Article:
PO activity assay: Phenoloxidase (PO) activity was measured spectrophotometrically by recording the formation of dopachrome produced from L-3,4-dihydroxyphenylalanine (L-DOPA) as previously described by Liu et al. [24,25]. Optical density at 490 nm of the shrimp’s PO activity was measured using a spectrophotometer and expressed as dopachrome formation per 50 μL of haemolymph.
Statistical Analysis
Data were analyzed by one-way ANOVA from which multiple comparisons among the different means detected were made with Duncan’s new multiple range tests. Statistical significance was determined by setting the aggregate type I error at 1% (P<0.01) for each set of comparison.
Total haemocyte count (THC)
Shrimps fed with diets containing MBG at 0.1% concentrations for 14 day exhibited higher THC than the control group significantly. Statistically significant higher THC was also observed in the shrimps receiving feeds containing 0.05 and 0.1% MBG for 28 days than the control group (P<0.05) (Figure 1).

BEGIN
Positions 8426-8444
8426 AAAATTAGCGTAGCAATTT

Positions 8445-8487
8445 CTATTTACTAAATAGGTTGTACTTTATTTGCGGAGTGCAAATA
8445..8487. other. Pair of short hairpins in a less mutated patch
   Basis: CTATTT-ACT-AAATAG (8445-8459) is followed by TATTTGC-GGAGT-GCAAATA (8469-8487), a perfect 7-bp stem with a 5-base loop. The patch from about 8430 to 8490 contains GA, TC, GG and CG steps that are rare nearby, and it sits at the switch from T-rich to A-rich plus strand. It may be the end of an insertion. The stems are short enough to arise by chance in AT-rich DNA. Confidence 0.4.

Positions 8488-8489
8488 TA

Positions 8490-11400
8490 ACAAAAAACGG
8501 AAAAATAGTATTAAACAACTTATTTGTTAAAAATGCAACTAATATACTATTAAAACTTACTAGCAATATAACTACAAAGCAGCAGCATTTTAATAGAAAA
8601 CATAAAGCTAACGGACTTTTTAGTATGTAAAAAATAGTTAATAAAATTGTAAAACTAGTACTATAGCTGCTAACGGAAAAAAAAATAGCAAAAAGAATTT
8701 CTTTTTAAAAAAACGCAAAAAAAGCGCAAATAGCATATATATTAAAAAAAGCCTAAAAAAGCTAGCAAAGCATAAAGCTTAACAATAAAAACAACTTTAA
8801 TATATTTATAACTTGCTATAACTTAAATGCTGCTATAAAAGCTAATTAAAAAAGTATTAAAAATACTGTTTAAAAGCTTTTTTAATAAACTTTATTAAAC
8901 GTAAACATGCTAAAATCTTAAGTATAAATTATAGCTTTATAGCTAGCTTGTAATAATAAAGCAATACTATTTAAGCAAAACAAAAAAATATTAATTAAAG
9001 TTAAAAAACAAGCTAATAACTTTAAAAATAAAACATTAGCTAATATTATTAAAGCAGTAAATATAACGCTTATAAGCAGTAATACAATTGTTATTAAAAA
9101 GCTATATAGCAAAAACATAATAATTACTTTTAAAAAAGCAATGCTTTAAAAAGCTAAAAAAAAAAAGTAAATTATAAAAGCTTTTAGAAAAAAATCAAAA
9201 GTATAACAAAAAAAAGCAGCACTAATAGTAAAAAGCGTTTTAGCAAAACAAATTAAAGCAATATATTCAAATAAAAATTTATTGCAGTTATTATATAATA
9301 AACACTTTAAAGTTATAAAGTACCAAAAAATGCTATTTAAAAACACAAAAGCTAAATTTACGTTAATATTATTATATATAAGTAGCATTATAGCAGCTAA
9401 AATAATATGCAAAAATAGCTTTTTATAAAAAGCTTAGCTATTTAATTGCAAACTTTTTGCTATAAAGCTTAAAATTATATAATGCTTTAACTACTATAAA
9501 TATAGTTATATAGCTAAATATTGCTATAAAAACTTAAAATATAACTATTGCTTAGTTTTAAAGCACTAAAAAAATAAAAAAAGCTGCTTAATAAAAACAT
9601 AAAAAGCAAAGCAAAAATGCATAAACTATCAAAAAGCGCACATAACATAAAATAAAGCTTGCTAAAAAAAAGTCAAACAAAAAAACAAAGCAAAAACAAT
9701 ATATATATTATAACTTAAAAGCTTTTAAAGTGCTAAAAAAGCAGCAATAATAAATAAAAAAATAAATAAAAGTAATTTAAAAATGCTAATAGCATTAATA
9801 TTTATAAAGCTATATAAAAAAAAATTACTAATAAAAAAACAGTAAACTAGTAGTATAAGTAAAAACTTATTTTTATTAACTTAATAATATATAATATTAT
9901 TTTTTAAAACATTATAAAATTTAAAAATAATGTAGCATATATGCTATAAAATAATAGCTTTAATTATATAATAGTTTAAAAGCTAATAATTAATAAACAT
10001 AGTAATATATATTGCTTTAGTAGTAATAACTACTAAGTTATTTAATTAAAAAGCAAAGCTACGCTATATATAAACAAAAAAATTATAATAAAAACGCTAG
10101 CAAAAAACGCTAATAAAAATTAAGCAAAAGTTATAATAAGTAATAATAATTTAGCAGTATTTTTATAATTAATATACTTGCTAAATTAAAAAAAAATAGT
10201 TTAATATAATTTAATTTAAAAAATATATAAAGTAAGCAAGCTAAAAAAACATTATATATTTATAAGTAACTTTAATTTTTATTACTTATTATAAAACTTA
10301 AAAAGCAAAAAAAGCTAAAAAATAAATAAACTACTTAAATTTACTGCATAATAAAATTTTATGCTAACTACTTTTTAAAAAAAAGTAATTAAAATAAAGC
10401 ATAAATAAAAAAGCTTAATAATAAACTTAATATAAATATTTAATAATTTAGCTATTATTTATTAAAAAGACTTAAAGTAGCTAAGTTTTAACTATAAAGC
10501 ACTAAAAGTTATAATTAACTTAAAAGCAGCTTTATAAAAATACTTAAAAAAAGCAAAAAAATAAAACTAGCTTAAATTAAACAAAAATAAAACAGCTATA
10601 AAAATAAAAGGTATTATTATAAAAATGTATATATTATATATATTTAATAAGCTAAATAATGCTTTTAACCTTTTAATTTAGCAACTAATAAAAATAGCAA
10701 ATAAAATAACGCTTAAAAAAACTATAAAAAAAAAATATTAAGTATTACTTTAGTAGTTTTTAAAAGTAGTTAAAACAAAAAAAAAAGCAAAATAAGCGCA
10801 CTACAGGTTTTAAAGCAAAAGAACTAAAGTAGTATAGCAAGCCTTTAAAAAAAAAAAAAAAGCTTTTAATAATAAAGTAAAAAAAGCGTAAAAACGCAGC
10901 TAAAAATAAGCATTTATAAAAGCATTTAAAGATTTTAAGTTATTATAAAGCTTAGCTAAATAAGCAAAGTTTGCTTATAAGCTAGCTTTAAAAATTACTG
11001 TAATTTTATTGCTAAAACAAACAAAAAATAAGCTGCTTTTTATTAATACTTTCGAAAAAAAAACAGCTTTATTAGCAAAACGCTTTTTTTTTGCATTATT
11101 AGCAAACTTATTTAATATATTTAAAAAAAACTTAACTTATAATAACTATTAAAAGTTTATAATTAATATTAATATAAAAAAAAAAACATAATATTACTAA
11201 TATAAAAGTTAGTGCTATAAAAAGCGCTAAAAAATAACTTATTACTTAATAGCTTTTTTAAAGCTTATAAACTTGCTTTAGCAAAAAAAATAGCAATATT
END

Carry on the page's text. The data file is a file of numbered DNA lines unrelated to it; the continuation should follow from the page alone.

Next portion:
Differential haemocyte count (DHC)
Shrimps fed with diets containing 0.05% MBG for 14 days exhibited statistically significant lower granular cell counts than the groups fed with 0.1% and control diet, respectively (p<0.05), but a statistically significant higher semi-granular cell count than the group fed with control diet (p<0.05). At 28 days, a significant lower hyaline and granular cell count was observed in the group receiving feeds containing 0.05% MBG. In addition, the MBG treated groups for 28 days showed the higher semi-granular cell count than the group fed with control diet (p<0.05) (Table 2).